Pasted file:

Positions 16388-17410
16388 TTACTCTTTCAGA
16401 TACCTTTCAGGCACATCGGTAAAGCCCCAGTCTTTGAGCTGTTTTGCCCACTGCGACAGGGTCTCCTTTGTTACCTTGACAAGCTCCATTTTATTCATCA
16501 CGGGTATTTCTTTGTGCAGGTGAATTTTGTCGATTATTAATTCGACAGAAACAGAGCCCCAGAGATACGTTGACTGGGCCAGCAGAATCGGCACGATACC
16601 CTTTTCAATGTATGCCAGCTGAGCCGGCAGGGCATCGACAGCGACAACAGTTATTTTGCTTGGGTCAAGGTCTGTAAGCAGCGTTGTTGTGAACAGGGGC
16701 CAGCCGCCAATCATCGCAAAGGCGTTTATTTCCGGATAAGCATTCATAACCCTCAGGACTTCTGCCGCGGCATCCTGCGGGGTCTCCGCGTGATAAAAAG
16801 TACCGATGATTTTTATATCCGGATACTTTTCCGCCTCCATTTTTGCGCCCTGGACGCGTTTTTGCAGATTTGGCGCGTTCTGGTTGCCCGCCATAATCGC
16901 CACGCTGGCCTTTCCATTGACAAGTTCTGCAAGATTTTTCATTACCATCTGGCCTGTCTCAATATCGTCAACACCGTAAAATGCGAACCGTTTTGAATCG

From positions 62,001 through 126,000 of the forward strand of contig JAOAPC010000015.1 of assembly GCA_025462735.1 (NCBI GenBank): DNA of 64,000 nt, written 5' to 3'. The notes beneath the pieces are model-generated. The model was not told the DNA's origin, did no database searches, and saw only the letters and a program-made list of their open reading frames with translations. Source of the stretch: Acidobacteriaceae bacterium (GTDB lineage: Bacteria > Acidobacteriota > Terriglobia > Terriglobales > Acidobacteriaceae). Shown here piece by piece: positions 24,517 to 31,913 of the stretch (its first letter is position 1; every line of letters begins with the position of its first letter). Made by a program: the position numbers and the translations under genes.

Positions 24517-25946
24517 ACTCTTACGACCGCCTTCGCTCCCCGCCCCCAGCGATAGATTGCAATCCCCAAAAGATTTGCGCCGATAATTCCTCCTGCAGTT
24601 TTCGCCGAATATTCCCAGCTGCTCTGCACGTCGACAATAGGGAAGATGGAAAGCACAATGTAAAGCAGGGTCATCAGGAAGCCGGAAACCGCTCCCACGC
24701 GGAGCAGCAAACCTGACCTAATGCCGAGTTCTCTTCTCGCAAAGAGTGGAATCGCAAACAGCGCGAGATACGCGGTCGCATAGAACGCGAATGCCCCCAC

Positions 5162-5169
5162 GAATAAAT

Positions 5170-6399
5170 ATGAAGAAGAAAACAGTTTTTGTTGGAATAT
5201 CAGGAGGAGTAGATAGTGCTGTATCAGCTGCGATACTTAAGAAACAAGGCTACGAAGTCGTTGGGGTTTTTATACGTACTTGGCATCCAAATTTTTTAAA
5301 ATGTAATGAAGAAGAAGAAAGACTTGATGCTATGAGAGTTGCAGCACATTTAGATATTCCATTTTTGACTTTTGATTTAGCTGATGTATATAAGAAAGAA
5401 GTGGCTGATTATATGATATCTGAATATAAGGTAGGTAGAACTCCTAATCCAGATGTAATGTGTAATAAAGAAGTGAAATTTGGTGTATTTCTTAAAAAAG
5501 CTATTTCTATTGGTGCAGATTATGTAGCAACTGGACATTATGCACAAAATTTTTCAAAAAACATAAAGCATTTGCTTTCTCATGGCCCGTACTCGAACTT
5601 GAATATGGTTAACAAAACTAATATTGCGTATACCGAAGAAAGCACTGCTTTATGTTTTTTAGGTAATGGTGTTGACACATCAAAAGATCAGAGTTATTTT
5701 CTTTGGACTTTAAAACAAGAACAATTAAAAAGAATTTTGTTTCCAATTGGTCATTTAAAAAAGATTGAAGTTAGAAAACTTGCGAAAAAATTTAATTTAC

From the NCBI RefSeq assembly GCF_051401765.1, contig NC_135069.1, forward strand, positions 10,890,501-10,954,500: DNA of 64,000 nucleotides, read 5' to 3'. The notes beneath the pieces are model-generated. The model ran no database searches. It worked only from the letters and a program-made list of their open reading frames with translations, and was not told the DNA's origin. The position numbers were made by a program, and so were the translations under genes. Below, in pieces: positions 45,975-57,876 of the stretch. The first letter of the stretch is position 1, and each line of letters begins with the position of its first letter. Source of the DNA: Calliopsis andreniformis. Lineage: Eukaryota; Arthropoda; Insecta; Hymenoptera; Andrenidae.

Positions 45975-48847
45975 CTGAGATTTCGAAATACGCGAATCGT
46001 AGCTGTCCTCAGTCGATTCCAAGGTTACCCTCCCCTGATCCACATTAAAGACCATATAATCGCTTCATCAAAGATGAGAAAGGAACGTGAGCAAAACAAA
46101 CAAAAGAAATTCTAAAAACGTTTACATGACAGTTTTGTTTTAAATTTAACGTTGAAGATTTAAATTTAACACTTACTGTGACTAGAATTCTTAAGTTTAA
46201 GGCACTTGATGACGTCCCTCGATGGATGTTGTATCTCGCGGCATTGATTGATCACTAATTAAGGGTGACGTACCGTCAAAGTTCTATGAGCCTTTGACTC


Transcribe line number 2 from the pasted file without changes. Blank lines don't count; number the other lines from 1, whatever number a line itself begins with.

16388 TTACTCTTTCAGA